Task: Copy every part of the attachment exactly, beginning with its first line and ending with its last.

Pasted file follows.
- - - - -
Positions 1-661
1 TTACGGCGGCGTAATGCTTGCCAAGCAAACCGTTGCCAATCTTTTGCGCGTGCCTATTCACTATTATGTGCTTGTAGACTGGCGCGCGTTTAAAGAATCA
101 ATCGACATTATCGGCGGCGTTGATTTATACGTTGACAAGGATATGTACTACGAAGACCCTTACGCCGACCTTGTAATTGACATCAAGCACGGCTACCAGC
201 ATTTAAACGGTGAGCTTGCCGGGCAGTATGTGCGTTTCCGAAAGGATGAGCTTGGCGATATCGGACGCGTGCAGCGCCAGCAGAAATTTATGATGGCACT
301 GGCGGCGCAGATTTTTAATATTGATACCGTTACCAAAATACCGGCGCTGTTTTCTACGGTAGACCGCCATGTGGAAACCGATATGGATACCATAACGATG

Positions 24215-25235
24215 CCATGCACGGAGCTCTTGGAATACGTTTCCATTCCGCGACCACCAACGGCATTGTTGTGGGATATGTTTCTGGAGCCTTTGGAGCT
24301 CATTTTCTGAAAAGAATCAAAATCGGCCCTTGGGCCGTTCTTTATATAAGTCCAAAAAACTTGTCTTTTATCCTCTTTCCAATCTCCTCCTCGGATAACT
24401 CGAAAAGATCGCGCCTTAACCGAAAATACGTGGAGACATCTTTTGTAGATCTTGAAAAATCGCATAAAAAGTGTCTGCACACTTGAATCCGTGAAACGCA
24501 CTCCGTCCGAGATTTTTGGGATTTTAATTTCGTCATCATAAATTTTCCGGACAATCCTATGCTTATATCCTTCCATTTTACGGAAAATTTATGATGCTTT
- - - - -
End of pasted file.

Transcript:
Positions 1-661
1 TTACGGCGGCGTAATGCTTGCCAAGCAAACCGTTGCCAATCTTTTGCGCGTGCCTATTCACTATTATGTGCTTGTAGACTGGCGCGCGTTTAAAGAATCA
101 ATCGACATTATCGGCGGCGTTGATTTATACGTTGACAAGGATATGTACTACGAAGACCCTTACGCCGACCTTGTAATTGACATCAAGCACGGCTACCAGC
201 ATTTAAACGGTGAGCTTGCCGGGCAGTATGTGCGTTTCCGAAAGGATGAGCTTGGCGATATCGGACGCGTGCAGCGCCAGCAGAAATTTATGATGGCACT
301 GGCGGCGCAGATTTTTAATATTGATACCGTTACCAAAATACCGGCGCTGTTTTCTACGGTAGACCGCCATGTGGAAACCGATATGGATACCATAACGATG

Positions 24215-25235
24215 CCATGCACGGAGCTCTTGGAATACGTTTCCATTCCGCGACCACCAACGGCATTGTTGTGGGATATGTTTCTGGAGCCTTTGGAGCT
24301 CATTTTCTGAAAAGAATCAAAATCGGCCCTTGGGCCGTTCTTTATATAAGTCCAAAAAACTTGTCTTTTATCCTCTTTCCAATCTCCTCCTCGGATAACT
24401 CGAAAAGATCGCGCCTTAACCGAAAATACGTGGAGACATCTTTTGTAGATCTTGAAAAATCGCATAAAAAGTGTCTGCACACTTGAATCCGTGAAACGCA
24501 CTCCGTCCGAGATTTTTGGGATTTTAATTTCGTCATCATAAATTTTCCGGACAATCCTATGCTTATATCCTTCCATTTTACGGAAAATTTATGATGCTTT